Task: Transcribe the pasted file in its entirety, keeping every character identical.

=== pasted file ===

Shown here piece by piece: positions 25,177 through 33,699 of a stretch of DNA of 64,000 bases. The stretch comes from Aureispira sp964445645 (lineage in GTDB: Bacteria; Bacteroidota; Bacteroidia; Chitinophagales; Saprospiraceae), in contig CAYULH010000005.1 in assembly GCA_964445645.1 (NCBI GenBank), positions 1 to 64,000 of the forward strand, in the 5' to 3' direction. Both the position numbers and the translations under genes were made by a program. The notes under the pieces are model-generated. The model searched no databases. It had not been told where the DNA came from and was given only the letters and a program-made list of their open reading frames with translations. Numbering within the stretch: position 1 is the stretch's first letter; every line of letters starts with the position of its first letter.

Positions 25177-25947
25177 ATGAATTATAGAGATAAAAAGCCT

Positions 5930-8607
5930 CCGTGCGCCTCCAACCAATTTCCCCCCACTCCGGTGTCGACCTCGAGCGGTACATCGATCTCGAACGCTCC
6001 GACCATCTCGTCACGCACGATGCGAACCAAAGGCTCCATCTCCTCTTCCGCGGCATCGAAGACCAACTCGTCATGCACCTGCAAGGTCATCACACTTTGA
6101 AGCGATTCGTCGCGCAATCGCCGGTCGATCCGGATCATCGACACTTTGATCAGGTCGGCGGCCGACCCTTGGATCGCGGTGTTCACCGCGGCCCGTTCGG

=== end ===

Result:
Shown here piece by piece: positions 25,177 through 33,699 of a stretch of DNA of 64,000 bases. The stretch comes from Aureispira sp964445645 (lineage in GTDB: Bacteria; Bacteroidota; Bacteroidia; Chitinophagales; Saprospiraceae), in contig CAYULH010000005.1 in assembly GCA_964445645.1 (NCBI GenBank), positions 1 to 64,000 of the forward strand, in the 5' to 3' direction. Both the position numbers and the translations under genes were made by a program. The notes under the pieces are model-generated. The model searched no databases. It had not been told where the DNA came from and was given only the letters and a program-made list of their open reading frames with translations. Numbering within the stretch: position 1 is the stretch's first letter; every line of letters starts with the position of its first letter.

Positions 25177-25947
25177 ATGAATTATAGAGATAAAAAGCCT

Positions 5930-8607
5930 CCGTGCGCCTCCAACCAATTTCCCCCCACTCCGGTGTCGACCTCGAGCGGTACATCGATCTCGAACGCTCC
6001 GACCATCTCGTCACGCACGATGCGAACCAAAGGCTCCATCTCCTCTTCCGCGGCATCGAAGACCAACTCGTCATGCACCTGCAAGGTCATCACACTTTGA
6101 AGCGATTCGTCGCGCAATCGCCGGTCGATCCGGATCATCGACACTTTGATCAGGTCGGCGGCCGACCCTTGGATCGCGGTGTTCACCGCGGCCCGTTCGG